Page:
SUMMIT COUNTY, Colo. (CBS4)– It may be hard to believe but avalanche season is here thanks to the healthy dose of recent snow. The Colorado Department of Transportation has a new weapon in their arsenal to keep the roads clear.

Avalanche forecasters with the Colorado Avalanche Information Center want people heading into the backcountry this weekend to be aware of the risk and not caught off guard.

Avalanche experts released this update Friday on current conditions statewide:

“Our first storm for November is winding down across the state on Friday. The storm snow fell on a variety of surfaces, from bare ground, to moist facets to hard melt freeze crusts and old wind slabs. Your tour into the backcountry will likely discover a complex set of snowpack conditions. There were several avalanches reported from around the state during this storm cycle. It is now officially game on avalanche season, time to focus the avalanche eyeballs on the task at hand.

“In general, snow coverage is thin. It is building though, as recent moderate to strong winds have created deeper snowpacks on cross loaded and lee slopes.”

Almost every fall, eager riders have close calls with avalanches, according to Scott Toepfer with CAIC. Most are scary, some end in season-ending injuries, and a few end in fatalities. Since 1950-51, about 10 percent of Colorado’s avalanche fatalities have occurred in November.

CBS4's Matt Kroschel interviews CAIC spokesman Scott Toepfer. (credit: CBS)

CBS4’s Matt Kroschel interviews CAIC spokesman Scott Toepfer. (credit: CBS)

“Big burst of snowfall and strong winds to the high country, we have already started getting reports of avalanches in the last few days, some have been large,” said Toepfer.  “People are getting new gear, getting out after it, still often times in summer mode.”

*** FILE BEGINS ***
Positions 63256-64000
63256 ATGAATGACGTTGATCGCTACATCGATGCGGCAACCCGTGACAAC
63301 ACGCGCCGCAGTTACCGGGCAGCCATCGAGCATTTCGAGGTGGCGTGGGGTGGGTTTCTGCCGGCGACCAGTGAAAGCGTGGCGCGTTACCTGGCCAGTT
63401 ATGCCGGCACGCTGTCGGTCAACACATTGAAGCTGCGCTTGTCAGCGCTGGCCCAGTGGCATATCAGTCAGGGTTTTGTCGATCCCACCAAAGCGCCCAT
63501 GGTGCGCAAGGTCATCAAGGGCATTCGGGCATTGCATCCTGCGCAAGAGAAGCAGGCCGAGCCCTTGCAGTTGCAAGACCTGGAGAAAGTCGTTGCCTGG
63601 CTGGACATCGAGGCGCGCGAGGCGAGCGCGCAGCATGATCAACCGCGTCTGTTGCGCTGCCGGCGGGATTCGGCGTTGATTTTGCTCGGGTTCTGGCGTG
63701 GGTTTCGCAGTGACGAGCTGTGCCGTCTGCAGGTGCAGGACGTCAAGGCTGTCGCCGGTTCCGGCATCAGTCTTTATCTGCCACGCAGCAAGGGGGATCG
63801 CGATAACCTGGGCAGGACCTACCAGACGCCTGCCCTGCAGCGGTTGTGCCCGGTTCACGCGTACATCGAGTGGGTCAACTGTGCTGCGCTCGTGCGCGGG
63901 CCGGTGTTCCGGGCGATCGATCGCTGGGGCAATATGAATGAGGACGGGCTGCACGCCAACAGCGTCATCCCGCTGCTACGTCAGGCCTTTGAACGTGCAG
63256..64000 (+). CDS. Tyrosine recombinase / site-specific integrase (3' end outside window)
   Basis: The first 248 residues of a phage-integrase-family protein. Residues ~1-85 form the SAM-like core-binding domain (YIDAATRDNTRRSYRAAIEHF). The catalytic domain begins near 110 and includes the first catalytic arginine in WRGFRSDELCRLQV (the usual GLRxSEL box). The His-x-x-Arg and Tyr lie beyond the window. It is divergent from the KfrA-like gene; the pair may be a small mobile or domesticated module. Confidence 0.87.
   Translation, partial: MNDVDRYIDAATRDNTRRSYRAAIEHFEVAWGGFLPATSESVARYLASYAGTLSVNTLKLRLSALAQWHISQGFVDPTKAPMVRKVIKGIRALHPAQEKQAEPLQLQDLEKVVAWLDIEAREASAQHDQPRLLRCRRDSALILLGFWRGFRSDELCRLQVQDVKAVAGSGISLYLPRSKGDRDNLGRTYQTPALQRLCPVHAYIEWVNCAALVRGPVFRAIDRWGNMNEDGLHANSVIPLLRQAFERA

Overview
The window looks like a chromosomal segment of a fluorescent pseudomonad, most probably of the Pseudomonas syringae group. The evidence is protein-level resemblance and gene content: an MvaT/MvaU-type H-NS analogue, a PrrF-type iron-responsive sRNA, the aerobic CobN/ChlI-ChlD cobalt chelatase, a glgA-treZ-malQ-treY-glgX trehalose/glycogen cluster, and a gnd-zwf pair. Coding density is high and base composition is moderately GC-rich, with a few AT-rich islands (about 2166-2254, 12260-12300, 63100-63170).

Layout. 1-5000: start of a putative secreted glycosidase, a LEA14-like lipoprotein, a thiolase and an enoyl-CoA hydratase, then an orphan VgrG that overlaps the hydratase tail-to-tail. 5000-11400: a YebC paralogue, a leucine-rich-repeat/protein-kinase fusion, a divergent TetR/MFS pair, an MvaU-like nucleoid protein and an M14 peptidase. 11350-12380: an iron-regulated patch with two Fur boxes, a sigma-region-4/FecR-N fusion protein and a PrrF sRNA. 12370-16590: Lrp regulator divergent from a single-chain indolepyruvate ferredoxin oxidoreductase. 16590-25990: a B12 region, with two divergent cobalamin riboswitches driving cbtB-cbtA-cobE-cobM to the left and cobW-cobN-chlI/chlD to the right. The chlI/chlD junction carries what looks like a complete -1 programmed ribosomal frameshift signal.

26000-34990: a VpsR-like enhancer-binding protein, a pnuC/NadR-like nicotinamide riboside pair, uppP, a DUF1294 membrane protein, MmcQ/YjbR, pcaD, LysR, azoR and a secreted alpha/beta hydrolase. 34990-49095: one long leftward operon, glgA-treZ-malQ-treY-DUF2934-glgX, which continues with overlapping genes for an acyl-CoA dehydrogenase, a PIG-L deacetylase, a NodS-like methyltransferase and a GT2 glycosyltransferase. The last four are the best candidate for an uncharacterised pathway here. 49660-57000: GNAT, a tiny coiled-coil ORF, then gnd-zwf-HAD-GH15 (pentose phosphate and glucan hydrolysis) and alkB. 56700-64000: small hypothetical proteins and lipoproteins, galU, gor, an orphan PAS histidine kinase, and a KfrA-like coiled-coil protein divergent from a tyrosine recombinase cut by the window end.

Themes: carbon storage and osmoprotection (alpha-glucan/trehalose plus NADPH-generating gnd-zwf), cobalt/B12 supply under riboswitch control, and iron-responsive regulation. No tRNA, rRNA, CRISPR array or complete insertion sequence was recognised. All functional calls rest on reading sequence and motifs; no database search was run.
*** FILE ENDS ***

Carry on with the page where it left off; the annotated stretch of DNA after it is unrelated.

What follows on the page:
An image of the slide (credit: CBS)

An image of the slide (credit: CBS)

As warnings were issued, CDOT put the final touches on their new Gazex, avalanche triggering devices.

“This is going to really help our avalanche mitigation program. It’s going to speed things up, make it more efficient,” said Toepfer.

(credit: CBS)

(credit: CBS)

Gazex uses massive pipes to send compressed gases into the snow, triggering avalanches. CDOT used to shoot explosives onto the side of the mountain but with Gazex, the system is automated. The system is being used on Loveland and Berthoud passes.

Additional Information from the CAIC:

WEATHER

The recent storm cycle added from 1 to 2 feet of storm snow across the state. Favored areas were the Steamboat, North and South San Juan, and Grand Mesa zones. No one escaped the new snow though. Thursday afternoon observers were seeing some moderate to strong wind drifting snow off ridgelines, which means lee aspect slopes to the recent west winds will have a much deeper snowpack, especially near and above treeline.

A period of warming temperatures and clear skies are on tap for the upcoming weekend. Don’t let this nice weather lure you into a sense of complacency.

The CAIC issues Zone Weather Forecasts at 6 a.m. and 1 p.m. daily, with forecast conditions for 11,000 feet. You can see current weather station observations on the Weather Stations page.

AVALANCHE AND SNOWPACK 

The weekend, especially Saturday, will bring nice weather and a still touchy and tender snowpack. It’s avalanche season, and reports of recent avalanche activity are filtering into CAIC.

With a nice weather weekend on tap riders will be tempted to push into new (for the season) terrain. Consider the consequences of being caught in even a small avalanche before you cross any steep, snow-covered slope. Getting raked through rocks is not the way to start the season. The new snow is covering what was previously bare ground on most slopes. It may look much better than it is, and there will be many shallowly buried obstacles.

Matt Kroschel covers news throughout Colorado working from the CBS4 Mountain Newsroom. Send story ideas to mrkroschel@cbs.com and connect with him on Twitter @Matt_Kroschel.

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